Where to eat near Meiji Shrine
Dine on a fine selection of quality soba and traditional Japanese snacks at this serene spot located right above the hustle and bustle of Omotesando and Harajuku. Serving up the famed noodles from their original shop in Kamakura, Matsubara-an offers handmade soba in a variety of styles including sudachi soba, which is served with thin slices of the citrus fruit and a hefty pile of grated daikon.
Hidden away in a quiet back alley just steps from the hustle and bustle of Harajuku lies Kiki, the domain of haute cuisine wizard Yuki Noda. He's left behind the hallowed halls of Michelin-starred restaurants in favour of a more casual setting, and is hoping to attract a young clientele with affordable lunches and seven-course dinners priced at a reasonable ¥5,000.
Walk a few blocks north from Harajuku's busy Takeshita-dori and you'll spot this little wooden café on a calm back street. As the name suggests, house-roasted coffee and homemade pies are the main attractions here, although the incessant country music also deserves a mention. Hungrier patrons can go for the big and juicy hamburg steak and a beer.
Opened in April 2017, Relax Shokudo serves the kind of down-to-earth, nutritious, wholesome and competitively priced lunches that can be surprisingly hard to find in central Tokyo. At lunchtime from 11.30am to 2.30pm, choose from the daily teishoku (which comes with rice, miso soup, pickles and a main dish; ¥980), the weekly donburi (¥1,080), or the eight-dish hakumai (white rice) teishoku (¥980).
The Japan Onigiri Society is behind this gourmet rice ball stand inside Laforet, one of teenage Tokyo's most hallowed sites. Besides standard onigiri topped with salmon or ume, you'll get to choose from healthy varieties made with brown rice instead of the usual white, and offbeat mixtures like coriander or matcha onigiri. The menu also includes artistic mini-onigiri, a daily miso soup and pickles made with the finest domestic vegetables.
Set in a European-style building filled with Taisho-era relics, this restaurant's main theme is soba-mae, which essentially means 'all things noodles'. Their appetisers, presented on carefully selected tableware and incorporating influences from Chinese cooking, are a good lead-in, while the Hashizume noodles should be your go-to main.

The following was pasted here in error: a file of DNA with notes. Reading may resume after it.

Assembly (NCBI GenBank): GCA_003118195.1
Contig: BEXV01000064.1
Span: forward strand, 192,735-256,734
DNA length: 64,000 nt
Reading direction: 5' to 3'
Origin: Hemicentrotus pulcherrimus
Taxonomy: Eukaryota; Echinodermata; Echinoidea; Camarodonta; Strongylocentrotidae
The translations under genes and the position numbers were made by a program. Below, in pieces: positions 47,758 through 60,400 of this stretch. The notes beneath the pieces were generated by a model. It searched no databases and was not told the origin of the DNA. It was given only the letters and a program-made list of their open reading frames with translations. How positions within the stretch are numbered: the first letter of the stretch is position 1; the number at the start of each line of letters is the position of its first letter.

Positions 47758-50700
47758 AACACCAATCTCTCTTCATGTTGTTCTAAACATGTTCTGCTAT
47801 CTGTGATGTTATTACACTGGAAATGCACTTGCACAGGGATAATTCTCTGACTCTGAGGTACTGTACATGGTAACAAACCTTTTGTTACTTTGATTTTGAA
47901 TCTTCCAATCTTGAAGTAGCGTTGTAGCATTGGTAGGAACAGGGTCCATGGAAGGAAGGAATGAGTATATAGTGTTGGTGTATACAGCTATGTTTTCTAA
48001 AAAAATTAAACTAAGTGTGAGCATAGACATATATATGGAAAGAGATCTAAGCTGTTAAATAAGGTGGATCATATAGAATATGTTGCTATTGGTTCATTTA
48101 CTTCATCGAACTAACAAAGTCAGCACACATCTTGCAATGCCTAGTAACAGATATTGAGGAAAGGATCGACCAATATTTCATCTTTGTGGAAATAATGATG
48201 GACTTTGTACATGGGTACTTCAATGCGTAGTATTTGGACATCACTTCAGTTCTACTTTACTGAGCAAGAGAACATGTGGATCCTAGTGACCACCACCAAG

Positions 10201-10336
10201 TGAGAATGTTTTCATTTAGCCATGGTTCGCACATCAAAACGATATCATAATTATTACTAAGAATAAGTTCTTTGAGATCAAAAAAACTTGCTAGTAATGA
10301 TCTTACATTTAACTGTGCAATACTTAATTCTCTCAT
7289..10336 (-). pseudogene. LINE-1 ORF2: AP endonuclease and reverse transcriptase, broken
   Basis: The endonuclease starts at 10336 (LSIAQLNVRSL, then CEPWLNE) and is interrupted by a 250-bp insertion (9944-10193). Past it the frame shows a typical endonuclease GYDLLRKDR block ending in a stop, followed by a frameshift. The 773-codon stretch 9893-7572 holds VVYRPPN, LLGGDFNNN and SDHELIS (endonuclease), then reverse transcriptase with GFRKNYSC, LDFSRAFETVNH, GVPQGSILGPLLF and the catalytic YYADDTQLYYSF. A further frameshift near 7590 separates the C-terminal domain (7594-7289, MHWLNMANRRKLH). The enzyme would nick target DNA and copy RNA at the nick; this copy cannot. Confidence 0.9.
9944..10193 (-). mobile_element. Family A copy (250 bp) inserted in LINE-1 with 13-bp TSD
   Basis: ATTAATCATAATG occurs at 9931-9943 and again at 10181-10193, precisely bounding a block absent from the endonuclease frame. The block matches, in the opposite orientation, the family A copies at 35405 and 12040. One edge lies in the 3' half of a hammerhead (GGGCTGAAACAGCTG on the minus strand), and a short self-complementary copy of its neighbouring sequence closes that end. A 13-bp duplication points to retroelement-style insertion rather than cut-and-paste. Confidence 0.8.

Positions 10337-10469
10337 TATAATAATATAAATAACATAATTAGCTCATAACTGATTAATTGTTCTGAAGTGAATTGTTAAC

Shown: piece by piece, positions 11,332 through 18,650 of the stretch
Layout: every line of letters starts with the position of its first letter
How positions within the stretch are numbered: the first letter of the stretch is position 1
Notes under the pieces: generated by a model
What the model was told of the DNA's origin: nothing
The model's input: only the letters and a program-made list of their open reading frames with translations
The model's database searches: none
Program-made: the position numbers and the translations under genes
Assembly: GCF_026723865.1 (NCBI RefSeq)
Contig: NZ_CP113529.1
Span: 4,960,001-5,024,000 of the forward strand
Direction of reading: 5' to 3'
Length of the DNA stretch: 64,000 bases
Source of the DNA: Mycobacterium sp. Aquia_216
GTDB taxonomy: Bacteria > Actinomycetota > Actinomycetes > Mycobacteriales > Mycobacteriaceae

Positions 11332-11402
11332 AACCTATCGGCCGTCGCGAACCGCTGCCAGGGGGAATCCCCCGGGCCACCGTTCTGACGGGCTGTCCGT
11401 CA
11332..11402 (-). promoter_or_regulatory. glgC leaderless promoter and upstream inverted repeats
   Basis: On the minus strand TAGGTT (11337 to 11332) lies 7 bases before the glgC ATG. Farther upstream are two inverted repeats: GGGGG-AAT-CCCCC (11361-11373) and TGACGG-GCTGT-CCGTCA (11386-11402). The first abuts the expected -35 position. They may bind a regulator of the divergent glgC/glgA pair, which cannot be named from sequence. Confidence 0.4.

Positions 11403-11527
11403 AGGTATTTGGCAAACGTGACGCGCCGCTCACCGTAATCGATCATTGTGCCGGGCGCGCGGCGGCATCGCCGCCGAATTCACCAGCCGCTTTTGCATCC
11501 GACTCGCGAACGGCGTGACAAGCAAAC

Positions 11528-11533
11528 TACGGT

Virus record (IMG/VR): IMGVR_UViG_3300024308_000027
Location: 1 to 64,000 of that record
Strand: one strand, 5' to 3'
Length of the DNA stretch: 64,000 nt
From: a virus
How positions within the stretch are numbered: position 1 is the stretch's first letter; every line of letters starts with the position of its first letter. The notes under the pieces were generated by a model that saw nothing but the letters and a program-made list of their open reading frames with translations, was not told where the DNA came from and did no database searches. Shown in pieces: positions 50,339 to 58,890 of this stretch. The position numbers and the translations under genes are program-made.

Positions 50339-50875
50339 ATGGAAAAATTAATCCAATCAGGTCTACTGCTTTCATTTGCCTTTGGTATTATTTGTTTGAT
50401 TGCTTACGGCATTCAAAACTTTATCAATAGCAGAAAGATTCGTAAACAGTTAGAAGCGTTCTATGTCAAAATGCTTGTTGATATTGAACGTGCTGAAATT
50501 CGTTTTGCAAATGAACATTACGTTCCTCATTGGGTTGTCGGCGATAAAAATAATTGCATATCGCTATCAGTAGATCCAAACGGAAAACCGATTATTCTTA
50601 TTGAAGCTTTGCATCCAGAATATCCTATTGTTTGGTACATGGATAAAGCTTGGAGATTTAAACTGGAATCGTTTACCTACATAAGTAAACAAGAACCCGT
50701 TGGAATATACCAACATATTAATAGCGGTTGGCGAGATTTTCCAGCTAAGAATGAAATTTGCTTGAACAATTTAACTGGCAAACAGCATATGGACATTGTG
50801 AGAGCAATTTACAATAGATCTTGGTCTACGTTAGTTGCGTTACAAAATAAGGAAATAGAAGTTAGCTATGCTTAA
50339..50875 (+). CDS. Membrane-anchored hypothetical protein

Kyushu ramen from Fukuoka is the speciality here, and how you have it is entirely up to you. At this bright and breezy noodle house, customers can specify particular broths (lighter or heavier), types of noodles (thin, thick or in between), quantities and toppings. There's always a queue, but don’t worry – with 73 seats, an opening will soon appear.
Opened by the former editor of lifestyle magazine Relax, this coffee stand crams a lot of action into its tiny corner-shop perch, on a back street five minutes' walk from Harajuku Station. Most of the beans come courtesy of Kagoshima boutique coffee shop Voila, and are prepared in a variety of styles: drip, French press, espresso and – if you ask nicely – with an AeroPress.
This laidback and stylish curry shop was reportedly named by none other than Pharrell Williams. South Asian diners may not recognise the fodder on offer, but fans of Japanese-style curry and rice will be in comfort food heaven – no additives are used, and all the ingredients taste fresh. Most customers opt for the two-in-one combo plates, with choices ranging from butter chicken, keema and all-veg to beef options.
This friendly Mexican eatery is well worth a quick visit. Situated just off Takeshita-dori, Chiles serves up the usual selection of nachos, burritos, fajitas, tacos and quesadillas, all at reasonable prices. Choose from a selection of six kinds of meat for your burrito, add toppings as desired, and finish off your meal with a Mexican beer or a shot of tequila. Vegetarian options are also available.
A healthier alternative to pizza, the pinsa dates back to ancient Rome and is similar to a normal pizza but lighter, crunchier and made with wheat flour, rice flour, soy flour and natural yeast. To make them even more authentic, the restaurant imports special ham and cheese direct from Italy.
Path is a sensation in Shibuya’s Tomigaya neighbourhood. The perfect hangout before or after a day out in Yoyogi Park, it serves breakfast and brunch – including their famous, super-fluffy dutch pancake – from 8am to 2pm. Get there early to secure a seat and wait around 30 minutes for this oven-baked delicacy, topped with uncured ham, burrata and copious amounts of maple syrup.
Found right beside Yoyogi-Hachiman Station, this bakery has earned the approval of both local residents and bread-hunters from other parts of the city. All the goodies here are made from strictly organic ingredients, including the popular curry bread, a taste bud-tickling creation that'll have you reaching for more. The shop is equipped with a café area.
You'll be getting your coffee in a paper cup at Little Nap, a friendly wee shop that's been serving caffeine addicts since 2011 at its location just across the road from Yoyogi Park. Music-mad owner Daisuke roasts the beans together with a friend, and does single-origin drip coffee in addition to the espresso-based drinks, which are whipped up on a Synesso machine. The lattes are on the mellow side.
Anyone looking to expand their meat-eating pursuits should check out this Yoyogi offal eatery that serves around 40 different kinds of fresh intestines. We recommend trying the liver with onion – a great introduction to the world of gut eating. The menu also includes non-meat choices like wakame soup and chilled noodles.
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Where to shop, eat, drink and adventure in Tokyo’s ‘kawaii’ capital